I've seen a weight slowly lifted off of him the last few months that reassures me that he's figuring it out. I have to admit I was worried about his feeling of identity if he walked away from what he'd built in the desert. But now, I overhear him talking with other men at the inn and they are asking for his advice on how to get out of their own rat race and my heart swells. Men asking how he got the courage to step away from it all. He tells them how he reads with our daughter every night and helps with her homework. He tells them how he's fallen in love with hobbies that don't cost a thing. He tells them how spending time with his family gives him more joy than he ever felt in a high powered, high paying job. MY HEART SWELLS. His step-mother Gale and his dad recently visited us at the inn for three days. When they left, Gale said she had never in her life seen him more content, more fulfilled.

One of the most freeing quotes I have ever read and I wrote it in the front of my journal in 2005 is:

" . . . if you're trying to show off for people at the top, forget it. They will look down on you anyhow. And if you're trying to show off for people at the bottom, forget it. They will only envy you. Status will get you nowhere." - Mitch Albom, Tuesdays with Morrie

I read it over and over again and a few months after reading that I quit my job at the bank. We walked away from a new country club membership we'd paid for. We sold our house to someone that we knew was just going to tear it down and build a house five times its size.

And now, years later, I never would have pictured us in this place. We crave the inconvenience of things that really aren't inconvenient at all if you think about it: running into town for mail, the nearest Starbucks is over an hour away, we have to take the trash to the dump. And there aren't any shortcuts over the mountains or across the rivers; you have to just enjoy the long curvy drives around them and along them.

And we haven't completely gone off the grid (yet). We do have a TV . . . it's a whopping 22-inch screen. I had to add the closed captioning because I can't hear it. Actually, I eventually just stopped watching because when I take my contacts out I can't see the screen.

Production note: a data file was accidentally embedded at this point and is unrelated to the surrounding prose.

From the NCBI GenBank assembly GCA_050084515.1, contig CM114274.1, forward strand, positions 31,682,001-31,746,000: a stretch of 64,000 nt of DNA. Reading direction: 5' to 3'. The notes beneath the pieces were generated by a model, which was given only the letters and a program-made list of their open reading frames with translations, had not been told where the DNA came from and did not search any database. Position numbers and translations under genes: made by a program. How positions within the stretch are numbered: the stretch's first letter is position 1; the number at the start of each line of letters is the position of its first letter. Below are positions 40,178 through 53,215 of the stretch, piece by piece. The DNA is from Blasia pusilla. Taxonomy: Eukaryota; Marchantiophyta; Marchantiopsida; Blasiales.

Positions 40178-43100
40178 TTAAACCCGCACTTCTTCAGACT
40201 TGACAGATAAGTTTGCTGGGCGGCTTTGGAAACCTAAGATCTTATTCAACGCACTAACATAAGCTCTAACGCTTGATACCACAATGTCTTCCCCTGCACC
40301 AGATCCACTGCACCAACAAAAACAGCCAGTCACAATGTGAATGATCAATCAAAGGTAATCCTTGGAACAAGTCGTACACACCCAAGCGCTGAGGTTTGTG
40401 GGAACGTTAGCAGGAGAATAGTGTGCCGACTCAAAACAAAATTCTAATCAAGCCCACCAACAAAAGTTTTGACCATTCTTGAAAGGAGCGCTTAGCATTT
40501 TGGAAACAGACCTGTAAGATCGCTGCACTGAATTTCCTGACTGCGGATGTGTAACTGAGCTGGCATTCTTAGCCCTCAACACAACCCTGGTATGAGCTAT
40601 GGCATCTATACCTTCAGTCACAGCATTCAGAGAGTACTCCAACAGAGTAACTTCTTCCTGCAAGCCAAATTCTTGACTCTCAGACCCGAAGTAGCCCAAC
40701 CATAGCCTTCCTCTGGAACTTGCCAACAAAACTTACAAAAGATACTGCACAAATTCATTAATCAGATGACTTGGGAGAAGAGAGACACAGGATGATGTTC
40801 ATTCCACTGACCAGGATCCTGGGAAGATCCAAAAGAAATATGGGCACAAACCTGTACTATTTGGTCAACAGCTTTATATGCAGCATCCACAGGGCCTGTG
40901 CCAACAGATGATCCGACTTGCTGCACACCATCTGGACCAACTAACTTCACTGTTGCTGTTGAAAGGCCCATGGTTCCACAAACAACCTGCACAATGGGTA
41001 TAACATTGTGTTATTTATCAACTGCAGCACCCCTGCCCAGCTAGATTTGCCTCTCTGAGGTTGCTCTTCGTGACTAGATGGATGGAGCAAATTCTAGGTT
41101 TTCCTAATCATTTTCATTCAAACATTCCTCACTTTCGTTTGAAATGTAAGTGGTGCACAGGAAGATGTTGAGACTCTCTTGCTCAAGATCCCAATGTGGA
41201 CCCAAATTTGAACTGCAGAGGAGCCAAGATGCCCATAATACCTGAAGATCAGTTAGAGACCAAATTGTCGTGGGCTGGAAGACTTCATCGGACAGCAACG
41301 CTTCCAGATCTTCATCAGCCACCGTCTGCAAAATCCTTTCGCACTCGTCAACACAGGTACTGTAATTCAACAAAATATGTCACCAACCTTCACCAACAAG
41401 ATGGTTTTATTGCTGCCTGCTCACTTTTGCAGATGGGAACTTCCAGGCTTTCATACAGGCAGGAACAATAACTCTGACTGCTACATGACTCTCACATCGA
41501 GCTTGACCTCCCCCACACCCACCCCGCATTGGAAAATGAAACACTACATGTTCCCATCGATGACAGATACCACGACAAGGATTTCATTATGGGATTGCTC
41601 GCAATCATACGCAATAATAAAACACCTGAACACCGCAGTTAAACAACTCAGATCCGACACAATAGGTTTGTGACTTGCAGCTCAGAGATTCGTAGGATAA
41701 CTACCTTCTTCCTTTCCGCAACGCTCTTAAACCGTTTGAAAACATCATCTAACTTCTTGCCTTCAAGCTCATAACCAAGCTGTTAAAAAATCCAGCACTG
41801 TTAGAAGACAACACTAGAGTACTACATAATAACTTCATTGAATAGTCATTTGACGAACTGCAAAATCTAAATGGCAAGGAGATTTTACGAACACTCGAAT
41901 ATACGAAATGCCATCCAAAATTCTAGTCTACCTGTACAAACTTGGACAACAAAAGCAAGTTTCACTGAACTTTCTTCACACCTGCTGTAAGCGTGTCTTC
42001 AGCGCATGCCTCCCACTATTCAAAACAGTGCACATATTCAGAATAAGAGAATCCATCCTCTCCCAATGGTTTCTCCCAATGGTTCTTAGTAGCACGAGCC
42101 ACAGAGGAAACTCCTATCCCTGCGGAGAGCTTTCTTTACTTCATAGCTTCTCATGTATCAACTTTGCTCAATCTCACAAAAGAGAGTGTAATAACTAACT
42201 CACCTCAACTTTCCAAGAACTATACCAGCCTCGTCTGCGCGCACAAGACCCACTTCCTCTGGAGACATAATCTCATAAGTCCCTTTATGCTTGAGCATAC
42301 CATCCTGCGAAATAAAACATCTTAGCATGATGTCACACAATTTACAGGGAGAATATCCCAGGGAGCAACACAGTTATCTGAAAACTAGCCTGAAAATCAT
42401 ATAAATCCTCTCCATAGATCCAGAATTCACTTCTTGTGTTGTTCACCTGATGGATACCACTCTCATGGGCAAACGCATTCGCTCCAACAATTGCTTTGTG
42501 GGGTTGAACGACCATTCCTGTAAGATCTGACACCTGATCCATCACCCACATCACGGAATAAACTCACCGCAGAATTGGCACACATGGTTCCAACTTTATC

Boo went back to a new school on Monday and she wore an outfit she's had all summer. We didn't purchase any new back to school clothes. She took last year's backpack, one that we bought at a yard sale. She made a friend. Her first day was perfect.

We live in less than 900 square feet and we make it work. We talk to each other, see each other and enjoy each other's company. We are a team.

Brett helps out around the inn sometimes with handy things he enjoys doing. Sometimes he'll venture into town to hang out at Bryson City Bicycles and watches the owner Andy repair and build bikes to learn a new trade. We spend lots of time getting to know the people that own the local businesses and try to support them as much as we can.

I spend a lot of time getting to know the staff at the inn. Brett drove three hours roundtrip today to pick up a new motor for a kitchen fan because while I sat with the cooks in the kitchen I noticed how overheated they were getting. Yesterday I overheard Donna tell her husband Wally, "You over salted that . . . put a tater in it," and I loved that she said tater, and at the same time taught me how to "un-salt something." And Wally said there are all sorts of medicinal plants in the woods that he picks and dries, including ginseng. I helped Harper "the intern" and George one of the other cooks load food into the freezer today. I've never seen so many eggs up close in my life.

Most importantly: God is the center of our lives. We've found a small local church that we all love. The church's tag line is: We are an OK church for people that are not OK. I love that. Because I've never met anyone that is truly OK. We all have our issues. We pray about everything, especially the things that are out of our control.

I think there is a reason that God led us to such a vast, beautiful place. There's something therapeutic about being surrounded by so much beauty.

Emerson said that in the woods we return to reason and faith. I feel like the more we are in nature, we live very much without a past and without a future. Around here, the nature is free.

Six million men diagnosed with depression each year.

Six million men minus one.